Finally, we remark that aquacosm simulations offer an ideal tool for exploring which biological features and the relative parameterizations are able to build up large-scale impacts, and which are negligible in terms of bulk properties. The aquacosm approach is not limited to the extremely simplified treatment of the growth/decay processes that we have used here to illustrate the potentialities of the method, and can be expanded to include an extreme variety of biogeochemical processes that may be deemed relevant for the specific problem at hand.

Data Availability Statement

The datasets generated for this study are available on request to the corresponding author.

Author Contributions

FP and MV ideated the aquacosm approach and wrote the paper. FP developed the aquacosm mathematical theory and wrote the water column codes. MV run the NEMO model and generated the turbulence profiles for the PAPA and SAZ simulations. All authors contributed to the article and approved the submitted version.


This research was funded by internal resources of New York University Abu Dhabi, the Center on Stability, Instability and Turbulence, MV received funding from the NRF through the South African National Antarctic Program.

Conflict of Interest

The authors declare that the research was conducted in the absence of any commercial or financial relationships that could be construed as a potential conflict of interest.


An earlier version of this manuscript was released as a Pre- Print at We thank the editor and the reviewers for their careful reading and thoughtful comments which greatly improved the clarity of our manuscript. The authors acknowledge the public availability of the NEMO ( and BFM ( models.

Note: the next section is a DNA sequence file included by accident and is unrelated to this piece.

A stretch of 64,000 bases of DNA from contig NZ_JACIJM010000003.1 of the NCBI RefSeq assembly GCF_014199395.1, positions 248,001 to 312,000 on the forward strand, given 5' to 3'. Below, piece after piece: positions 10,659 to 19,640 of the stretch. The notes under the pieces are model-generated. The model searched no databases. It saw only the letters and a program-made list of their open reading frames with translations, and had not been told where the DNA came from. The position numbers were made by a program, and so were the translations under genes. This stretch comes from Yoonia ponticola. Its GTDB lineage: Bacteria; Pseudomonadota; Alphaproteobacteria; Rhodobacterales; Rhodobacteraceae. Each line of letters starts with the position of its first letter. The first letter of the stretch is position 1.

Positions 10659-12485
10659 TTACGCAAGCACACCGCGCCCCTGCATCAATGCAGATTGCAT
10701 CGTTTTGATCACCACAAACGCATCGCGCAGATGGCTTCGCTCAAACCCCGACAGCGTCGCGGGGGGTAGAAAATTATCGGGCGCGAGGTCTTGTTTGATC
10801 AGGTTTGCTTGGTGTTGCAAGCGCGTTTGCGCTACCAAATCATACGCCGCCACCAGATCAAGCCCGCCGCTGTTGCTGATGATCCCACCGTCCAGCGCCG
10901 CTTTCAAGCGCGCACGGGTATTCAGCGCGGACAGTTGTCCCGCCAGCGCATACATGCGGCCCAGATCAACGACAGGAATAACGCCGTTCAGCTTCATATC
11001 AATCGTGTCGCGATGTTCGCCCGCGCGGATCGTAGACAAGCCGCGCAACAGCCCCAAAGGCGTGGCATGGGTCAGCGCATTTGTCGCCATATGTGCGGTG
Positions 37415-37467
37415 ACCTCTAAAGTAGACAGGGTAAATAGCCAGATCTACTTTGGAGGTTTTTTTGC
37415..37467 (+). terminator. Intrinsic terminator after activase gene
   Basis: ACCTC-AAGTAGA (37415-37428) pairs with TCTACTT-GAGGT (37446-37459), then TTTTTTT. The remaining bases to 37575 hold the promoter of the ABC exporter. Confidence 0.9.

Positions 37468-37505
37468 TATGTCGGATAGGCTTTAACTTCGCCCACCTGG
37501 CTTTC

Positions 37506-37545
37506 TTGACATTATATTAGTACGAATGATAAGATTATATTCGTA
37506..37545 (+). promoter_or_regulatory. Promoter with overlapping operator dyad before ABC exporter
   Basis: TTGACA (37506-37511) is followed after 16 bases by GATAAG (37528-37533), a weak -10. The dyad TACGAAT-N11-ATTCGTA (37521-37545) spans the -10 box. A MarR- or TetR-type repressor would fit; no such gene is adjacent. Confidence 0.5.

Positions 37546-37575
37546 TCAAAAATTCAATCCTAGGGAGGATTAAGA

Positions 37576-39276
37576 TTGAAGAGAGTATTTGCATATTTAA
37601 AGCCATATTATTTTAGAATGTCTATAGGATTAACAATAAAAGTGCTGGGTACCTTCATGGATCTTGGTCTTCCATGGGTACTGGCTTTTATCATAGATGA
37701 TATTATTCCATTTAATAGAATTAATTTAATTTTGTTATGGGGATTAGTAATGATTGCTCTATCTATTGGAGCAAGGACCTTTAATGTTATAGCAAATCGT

Supplementary Material

The Supplementary Material for this article can be found online at:


Aumont, O., Ethé, C., Tagliabue, A., Bopp, L., and Gehlen, M. (2015). PISCES-v2: an ocean biogeochemical model for carbon and ecosystem studies. Geosci. Model Dev. 8, 2465–2513. doi: 10.5194/gmd-8-2465-2015

CrossRef Full Text | Google Scholar

Azam, F., and Worden, A. Z. (2004). Microbes, molecules, and marine ecosystems. Science 303, 1622–1624. doi: 10.1126/science.1093892

PubMed Abstract | CrossRef Full Text | Google Scholar

Baudry, J., Dumont, D., and Schloss, I. R. (2018). Turbulent mixing and phytoplankton life history: a Lagrangian versus Eulerian model comparison. Mar. Ecol. Prog. Ser. 600, 55–70. doi: 10.3354/meps12634

CrossRef Full Text | Google Scholar

Behrenfeld, M. J., Boss, E., Siegel, D. A., and Shea, D. M. (2005).Carbon-based ocean productivity and phytoplankton physiology from space. Global Biogeochem. Cycles 19:GB1006. doi: 10.1029/2004GB002299

CrossRef Full Text

Bopp, L., Resplandy, L., Orr, J. C., Doney, S. C., Dunne, J. P., Gehlen, M., et al. (2013). Multiple stressors of ocean ecosystems in the 21st century: projections with CMIP5 models. Biogeosciences 10, 6225–6245. doi: 10.5194/bg-10-6225-2013

CrossRef Full Text | Google Scholar

Boyd, P. W., Collins, S., Dupont, S., Fabricius, K., Gattuso, J. P., Havenhand, J., et al. (2018). Experimental strategies to assess the biological ramifications of multiple drivers of global ocean change: a review. Glob. Change Biol. 24, 2239–2261. doi: 10.1111/gcb.14102

PubMed Abstract | CrossRef Full Text | Google Scholar

Burchard, H., and Bolding, K. (2001). Comparative analysis of four second-moment turbulence closure models for the oceanic mixed layer. J. Phys. Oceanogr. 31, 1943–1967. doi: 10.1175/1520-0485(2001)031<1943:CAOFSM>2.0.CO;2

CrossRef Full Text | Google Scholar

Carranza, M. M., Gille, S. T., Franks, P. J. S., Johnson, K. S., Pinkel, R., and Girton, J. B. (2018). When mixed layers are not mixed. storm-driven mixing and bio-optical vertical gradients in mixed layers of the southern ocean. J. Geophys. Res. Oceans 123, 7264–7289. doi: 10.1029/2018JC014416

CrossRef Full Text | Google Scholar

Cianelli, D., Uttieri, M., and Zambianchi, E. (2012). “Individual based modelling of planktonic organisms,” in Ecological Modeling, ed W. J. Zhang (New York, NY: Nova Science Publishers, Inc.), 83–96.

Google Scholar